FORCE NEARS EIGHTH FUNNY CAR TITLE AFTER VERY TOUGH SEASON POMONA, Calif. -- John Force will forever be known as the most dominant NHRA Funny Car driver of the 1990s, but he will always remember 1998 as one heck of a tough season. For seven...
FORCE NEARS EIGHTH FUNNY CAR TITLE AFTER VERY TOUGH SEASON
POMONA, Calif. -- John Force will forever be known as the most dominant NHRA Funny Car driver of the 1990s, but he will always remember 1998 as one heck of a tough season.
For seven seasons in the 1990s he ruled the block, period. This season, there's a few other bad boys setting up shop in his neighborhood. They want a piece of his action.
So if the Yorba Linda, Calif. driver secures his eighth Winston championship this season, it'll be a title he can take comfort in knowing when the competition was at its best, he was even better.
"This has been one of those seasons where it's hard to sum up everything until after Pomona, until you see if you won or lost," said Force, who leads top challenger Ron Capps by 91 points entering the 34th annual Winston Finals, Nov. 12-15 at Pomona Raceway. The $1.7-million race is the last of 22 events in the $30-million NHRA Winston Drag Racing Series.
"Bottom line is the competition has been better," Force added. "A lot of people ask if my team is off pace. Not really. We're actually doing very well. We're in good shape, it's just that the competition is doing better. It's not like the early '90s where you could go out and qualify and have it easy in the first couple of rounds. Nowadays you have to hit every run like it's the final."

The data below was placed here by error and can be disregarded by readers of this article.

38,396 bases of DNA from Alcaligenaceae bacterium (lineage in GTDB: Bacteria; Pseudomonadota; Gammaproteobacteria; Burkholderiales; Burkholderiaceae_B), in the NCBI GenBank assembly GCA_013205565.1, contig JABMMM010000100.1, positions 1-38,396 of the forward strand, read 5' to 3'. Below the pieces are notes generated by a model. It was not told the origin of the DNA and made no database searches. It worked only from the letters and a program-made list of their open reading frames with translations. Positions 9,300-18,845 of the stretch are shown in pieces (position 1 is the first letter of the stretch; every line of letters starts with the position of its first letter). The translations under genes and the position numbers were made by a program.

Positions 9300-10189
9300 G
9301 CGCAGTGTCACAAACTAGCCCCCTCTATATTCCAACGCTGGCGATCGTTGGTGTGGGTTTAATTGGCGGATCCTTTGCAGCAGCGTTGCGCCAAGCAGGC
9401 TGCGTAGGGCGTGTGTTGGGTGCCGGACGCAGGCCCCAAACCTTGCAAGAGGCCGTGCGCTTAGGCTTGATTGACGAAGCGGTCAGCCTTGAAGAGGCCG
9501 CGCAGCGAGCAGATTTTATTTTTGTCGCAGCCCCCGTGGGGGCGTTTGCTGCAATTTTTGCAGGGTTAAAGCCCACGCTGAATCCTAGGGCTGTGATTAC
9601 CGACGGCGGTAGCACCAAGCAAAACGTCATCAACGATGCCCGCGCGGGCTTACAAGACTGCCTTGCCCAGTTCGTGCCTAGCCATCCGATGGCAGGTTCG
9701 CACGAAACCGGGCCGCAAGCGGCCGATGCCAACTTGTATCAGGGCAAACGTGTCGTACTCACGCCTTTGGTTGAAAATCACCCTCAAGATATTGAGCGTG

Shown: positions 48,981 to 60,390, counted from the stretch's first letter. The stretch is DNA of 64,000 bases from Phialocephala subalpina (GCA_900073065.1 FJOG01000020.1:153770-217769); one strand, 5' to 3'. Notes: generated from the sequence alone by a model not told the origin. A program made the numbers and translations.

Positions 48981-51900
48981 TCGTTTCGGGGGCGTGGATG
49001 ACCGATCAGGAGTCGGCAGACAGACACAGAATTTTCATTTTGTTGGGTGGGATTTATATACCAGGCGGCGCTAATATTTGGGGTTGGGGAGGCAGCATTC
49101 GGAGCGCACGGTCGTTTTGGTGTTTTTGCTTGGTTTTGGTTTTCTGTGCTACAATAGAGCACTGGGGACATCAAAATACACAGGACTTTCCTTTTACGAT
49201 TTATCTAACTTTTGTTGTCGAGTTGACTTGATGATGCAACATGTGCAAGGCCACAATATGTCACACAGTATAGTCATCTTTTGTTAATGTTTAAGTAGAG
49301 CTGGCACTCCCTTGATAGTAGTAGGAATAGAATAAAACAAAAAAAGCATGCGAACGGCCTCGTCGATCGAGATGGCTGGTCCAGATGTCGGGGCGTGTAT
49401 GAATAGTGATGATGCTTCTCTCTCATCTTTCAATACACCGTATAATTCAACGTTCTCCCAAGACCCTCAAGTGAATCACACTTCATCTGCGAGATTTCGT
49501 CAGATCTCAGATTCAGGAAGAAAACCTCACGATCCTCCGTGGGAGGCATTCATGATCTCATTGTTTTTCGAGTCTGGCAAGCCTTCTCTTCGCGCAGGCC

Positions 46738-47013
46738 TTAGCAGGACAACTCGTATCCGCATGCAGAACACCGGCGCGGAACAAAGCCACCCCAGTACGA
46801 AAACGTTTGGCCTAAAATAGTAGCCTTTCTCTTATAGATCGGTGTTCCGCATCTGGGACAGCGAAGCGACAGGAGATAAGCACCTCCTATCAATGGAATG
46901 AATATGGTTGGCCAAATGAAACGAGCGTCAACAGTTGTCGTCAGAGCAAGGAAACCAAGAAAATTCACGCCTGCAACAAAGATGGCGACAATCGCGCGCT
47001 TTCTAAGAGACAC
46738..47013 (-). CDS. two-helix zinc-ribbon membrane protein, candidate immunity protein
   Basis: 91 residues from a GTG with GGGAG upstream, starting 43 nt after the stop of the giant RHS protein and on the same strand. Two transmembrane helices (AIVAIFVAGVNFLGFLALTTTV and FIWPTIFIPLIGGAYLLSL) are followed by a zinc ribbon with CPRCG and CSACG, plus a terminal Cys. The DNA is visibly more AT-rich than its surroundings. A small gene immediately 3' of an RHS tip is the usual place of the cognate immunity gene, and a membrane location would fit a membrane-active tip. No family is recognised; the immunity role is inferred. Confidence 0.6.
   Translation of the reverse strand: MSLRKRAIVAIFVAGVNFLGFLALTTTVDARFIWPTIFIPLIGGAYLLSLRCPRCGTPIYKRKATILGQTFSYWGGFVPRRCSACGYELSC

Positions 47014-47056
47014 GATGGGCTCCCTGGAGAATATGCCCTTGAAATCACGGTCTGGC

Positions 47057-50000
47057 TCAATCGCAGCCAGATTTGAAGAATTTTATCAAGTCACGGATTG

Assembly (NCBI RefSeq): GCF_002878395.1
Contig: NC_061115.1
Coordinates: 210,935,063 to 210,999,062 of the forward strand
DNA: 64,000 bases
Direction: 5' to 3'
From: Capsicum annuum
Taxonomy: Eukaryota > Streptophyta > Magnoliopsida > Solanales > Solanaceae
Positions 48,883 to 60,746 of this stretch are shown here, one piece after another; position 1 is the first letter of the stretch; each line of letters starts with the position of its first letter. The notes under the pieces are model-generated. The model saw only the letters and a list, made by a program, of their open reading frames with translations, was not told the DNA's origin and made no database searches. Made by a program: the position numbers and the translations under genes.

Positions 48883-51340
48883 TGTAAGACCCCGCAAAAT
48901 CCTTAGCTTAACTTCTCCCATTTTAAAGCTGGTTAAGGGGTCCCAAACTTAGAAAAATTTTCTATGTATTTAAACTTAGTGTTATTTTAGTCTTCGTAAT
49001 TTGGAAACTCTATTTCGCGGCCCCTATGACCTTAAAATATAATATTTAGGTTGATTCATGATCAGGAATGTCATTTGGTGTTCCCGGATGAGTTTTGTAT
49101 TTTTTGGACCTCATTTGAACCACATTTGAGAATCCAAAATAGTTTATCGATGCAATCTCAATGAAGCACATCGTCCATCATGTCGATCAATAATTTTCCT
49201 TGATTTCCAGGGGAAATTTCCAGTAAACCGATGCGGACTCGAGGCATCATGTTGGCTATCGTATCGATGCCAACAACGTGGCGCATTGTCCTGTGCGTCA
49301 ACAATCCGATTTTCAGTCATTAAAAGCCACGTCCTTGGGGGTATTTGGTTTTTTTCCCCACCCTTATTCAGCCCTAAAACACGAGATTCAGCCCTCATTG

On paper, Force hasn't produced the kind of numbers that he's grown accustomed to over the years. In 1996, Force won an amazing 13 events and became the first drag racer to win the prestigious Driver of the Year award in motorsports. He won 10 races in 1994 and 11 in 1993.
By midway through this season, Force knew he was in for a run for the money. Cruz Pedregon's Interstate Batteries Pontiac was incredibly fast, winning pole positions at nearly every event. Chuck Etchells' team chemistry was producing results and a young kid named Ron Capps exploded on the scene, winning the season-opening Winternationals at Pomona in impressive fashion.
"We were really watching Cruz because he knocked me off in 1992," Force said. "We were also watching Etchells because his team has been together for so long. And Capps, what can you say? Those guys have been tough."
The one thing that hasn't changed this season is Force's team strategy. While the team has only won three events, they've appeared in nine final rounds.
"Consistency is the thing that counts," Force said. "We've been there when we needed to. We haven't dominated like we have in the past, but we've won some races, been to a bunch of finals and gone rounds. That's what it takes."
While Capps has led the Winston point standings at two different times during the year, he admits his magical season won't be complete without a Winston championship trophy. Still, the five-time winner is comfortable knowing that he gave his best for legendary team owner Don 'The Snake' Prudhomme.